Segments in this Video

Artificial Sweetener Study (03:16)


Low sugar products may be interfering with how our bodies process sugar. Volunteers take either saccharin or stevia for a week. Learn about the effects of high blood sugar on the body.

Artificial Sweetener Study Results (04:05)

Four of six volunteers taking saccharin have increased blood sugar, while volunteers taking stevia experience little change. The saccharin group also has changes in gut bacteria— suggesting that some low sugar products are doing more harm than good.

Meal Timing Experiment (04:59)

We tend to snack throughout the day, but taking longer periods between meals may be beneficial for our metabolism. Against a control group, volunteers will eat a later breakfast and earlier dinner for 10 weeks to schedule a longer overnight rest period.

Scented Home Product Study (03:42)

Research suggests chemicals in perfume may be harmful. Analysis of air in six York homes shows high levels of limonene that reacts with air molecules to form formaldehyde.

Decreasing Household Toxicity (03:29)

York homes with high levels of limonene from scented cleaning products show decreases in formaldehyde after introducing house plants.

Dandruff Treatment (03:49)

The malassezia globosa fungus feeds on scalp sebum, releasing oleic acid that causes flaky skin in some people. Learn about coal tar, salicylic acid, and antifungal shampoos. If antifungal products stop working, switch to products containing zinc or selenium.

Effects of Late Dinners (02:57)

Dr. Michael Mosley eats the same meal at breakfast and at dinner, 12 hours later. After the second meal, he has prolonged high levels of fat and sugar in his blood. The internal body clock seems to process food differently throughout the day.

Circadian Rhythms and Metabolism (03:52)

Mosley enters an isolation room for 24 hours, eats small snacks, and has blood drawn regularly. His blood fat and sugar levels rise in the evening, linked to melatonin. Consuming more calories earlier in the day helps metabolism regulation and weight loss.

WD-40 for Psoriasis (01:28)

Paraffin is used as an emollient in dry skin lotions, and is likely an ingredient in WD-40. However, Dr. Chris van Tulleken does not recommend using the metal joint lubricant for skin conditions due to toxic chemicals.

Peanut Allergy Threat (03:30)

Conny, age 12, has a life threatening peanut allergy and worries that she will inadvertently consume peanut traces in other foods. Researchers have Richard undergo a controlled immune reaction.

Peanut Allergy Treatment Trial (04:01)

Many peanut allergies start when infants come into skin contact with peanut oil. Patients are given a tiny dose of peanut protein that is gradually increased until they can tolerate trace amounts. Conny hopes to be able to eat out without fearing a reaction.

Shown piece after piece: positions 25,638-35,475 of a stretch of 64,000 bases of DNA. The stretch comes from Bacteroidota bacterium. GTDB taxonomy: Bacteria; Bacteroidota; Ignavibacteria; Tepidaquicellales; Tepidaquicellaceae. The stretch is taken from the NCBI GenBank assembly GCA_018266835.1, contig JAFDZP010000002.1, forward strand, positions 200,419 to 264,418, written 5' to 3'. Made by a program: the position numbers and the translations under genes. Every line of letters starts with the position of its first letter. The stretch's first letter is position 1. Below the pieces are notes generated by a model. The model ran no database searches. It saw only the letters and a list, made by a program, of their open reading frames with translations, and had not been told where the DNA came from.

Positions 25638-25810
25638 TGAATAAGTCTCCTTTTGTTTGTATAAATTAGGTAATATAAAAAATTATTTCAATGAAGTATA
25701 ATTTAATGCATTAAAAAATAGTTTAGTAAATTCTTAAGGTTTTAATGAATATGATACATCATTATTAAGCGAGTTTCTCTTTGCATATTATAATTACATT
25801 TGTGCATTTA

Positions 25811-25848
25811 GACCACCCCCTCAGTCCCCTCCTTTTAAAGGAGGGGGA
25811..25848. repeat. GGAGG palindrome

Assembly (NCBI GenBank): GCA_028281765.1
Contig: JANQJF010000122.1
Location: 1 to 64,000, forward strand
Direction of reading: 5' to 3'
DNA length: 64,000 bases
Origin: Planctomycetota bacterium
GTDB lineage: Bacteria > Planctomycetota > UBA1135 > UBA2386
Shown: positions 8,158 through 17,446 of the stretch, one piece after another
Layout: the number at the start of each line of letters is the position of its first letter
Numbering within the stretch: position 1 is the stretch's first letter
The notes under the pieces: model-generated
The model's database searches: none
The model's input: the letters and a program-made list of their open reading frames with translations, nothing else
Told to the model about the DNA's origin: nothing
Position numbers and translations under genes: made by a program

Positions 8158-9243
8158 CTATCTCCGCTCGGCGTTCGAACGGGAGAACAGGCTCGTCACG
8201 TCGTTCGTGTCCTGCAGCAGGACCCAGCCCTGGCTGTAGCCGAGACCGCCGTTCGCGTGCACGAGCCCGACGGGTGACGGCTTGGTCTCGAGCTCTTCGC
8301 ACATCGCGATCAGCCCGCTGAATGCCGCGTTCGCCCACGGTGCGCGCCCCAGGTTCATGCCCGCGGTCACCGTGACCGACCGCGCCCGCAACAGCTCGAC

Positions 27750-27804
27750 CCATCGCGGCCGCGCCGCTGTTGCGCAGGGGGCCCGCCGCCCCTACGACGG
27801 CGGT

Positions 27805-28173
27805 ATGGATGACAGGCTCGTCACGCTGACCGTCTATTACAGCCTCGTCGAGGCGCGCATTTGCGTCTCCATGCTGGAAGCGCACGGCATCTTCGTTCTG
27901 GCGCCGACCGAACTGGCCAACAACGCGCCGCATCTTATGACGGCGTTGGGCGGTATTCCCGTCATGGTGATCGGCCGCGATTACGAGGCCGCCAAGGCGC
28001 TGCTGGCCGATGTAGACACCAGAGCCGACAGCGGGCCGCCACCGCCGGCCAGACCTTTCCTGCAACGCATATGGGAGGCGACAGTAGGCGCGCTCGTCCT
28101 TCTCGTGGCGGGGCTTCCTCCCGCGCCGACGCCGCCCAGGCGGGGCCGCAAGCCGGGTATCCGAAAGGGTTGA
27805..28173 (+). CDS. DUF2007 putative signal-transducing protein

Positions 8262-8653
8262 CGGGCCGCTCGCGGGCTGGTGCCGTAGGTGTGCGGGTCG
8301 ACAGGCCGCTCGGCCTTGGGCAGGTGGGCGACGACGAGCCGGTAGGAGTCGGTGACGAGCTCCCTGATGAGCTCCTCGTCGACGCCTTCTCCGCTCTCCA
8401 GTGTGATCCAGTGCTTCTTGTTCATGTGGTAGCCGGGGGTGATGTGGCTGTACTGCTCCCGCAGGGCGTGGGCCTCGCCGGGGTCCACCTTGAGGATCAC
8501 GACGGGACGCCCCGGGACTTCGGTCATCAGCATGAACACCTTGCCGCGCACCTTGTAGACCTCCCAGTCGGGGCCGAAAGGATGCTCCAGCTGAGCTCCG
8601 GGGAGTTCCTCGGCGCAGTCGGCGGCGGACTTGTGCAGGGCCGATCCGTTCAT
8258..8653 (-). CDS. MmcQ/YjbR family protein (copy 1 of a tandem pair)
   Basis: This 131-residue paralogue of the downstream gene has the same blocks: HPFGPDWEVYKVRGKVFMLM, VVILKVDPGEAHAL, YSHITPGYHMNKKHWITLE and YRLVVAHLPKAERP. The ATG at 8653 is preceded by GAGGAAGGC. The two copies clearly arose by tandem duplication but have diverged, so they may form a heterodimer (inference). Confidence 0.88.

Treating a Severe Allergic Reaction (03:02)

Dr. Saleyha Ahsan explains how to administer adrenaline to save someone in anaphylaxis. View symptoms and learn about common allergens.

Effects of Microwaving Food (02:30)

Dr. Saleyha Ahsan explains that microwave ovens cause water molecules to vibrate, heating food. Any method of heating food decreases nutrients; shorter cooking times—such as microwaving—help retain them.

Mealtime Experiment Results (03:42)

Against a control group, volunteers have eaten a later breakfast and earlier dinner for 10 weeks to extend the overnight rest period. They have lower percentage body fat, fasting blood sugar and cholesterol levels. This could be due to circadian rhythms or longer fasting.

Credits: Metabolics: Episode 2—Trust Me…I'm a Doctor, Series 4 (00:32)

Credits: Metabolics: Episode 2—Trust Me…I'm a Doctor, Series 4

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Metabolics: Episode 2—Trust Me…I'm a Doctor, Series 4

Part of the Series : Trust Me…I'm a Doctor, Series 4
DVD (Chaptered) Price: $300.00
DVD + 3-Year Streaming Price: $450.00
3-Year Streaming Price: $300.00



Dr. Chris van Tulleken runs a groundbreaking experiment with the University of Surrey to see whether simply changing our mealtimes can help us all lose weight, while Gabriel Weston looks at whether diet products could actually be making us put it on! Dr. Saleyha Ahsan investigates the chemicals sprayed around our houses, and Michael Mosley gets to the truth about alcohol— can it be good for our health? Plus the story of a 12-year-old girl undergoing a new treatment for peanut allergy, and how to treat someone having an allergic reaction.

Length: 51 minutes

Item#: BVL125011

ISBN: 978-1-63521-933-3

Copyright date: ©2016

Closed Captioned

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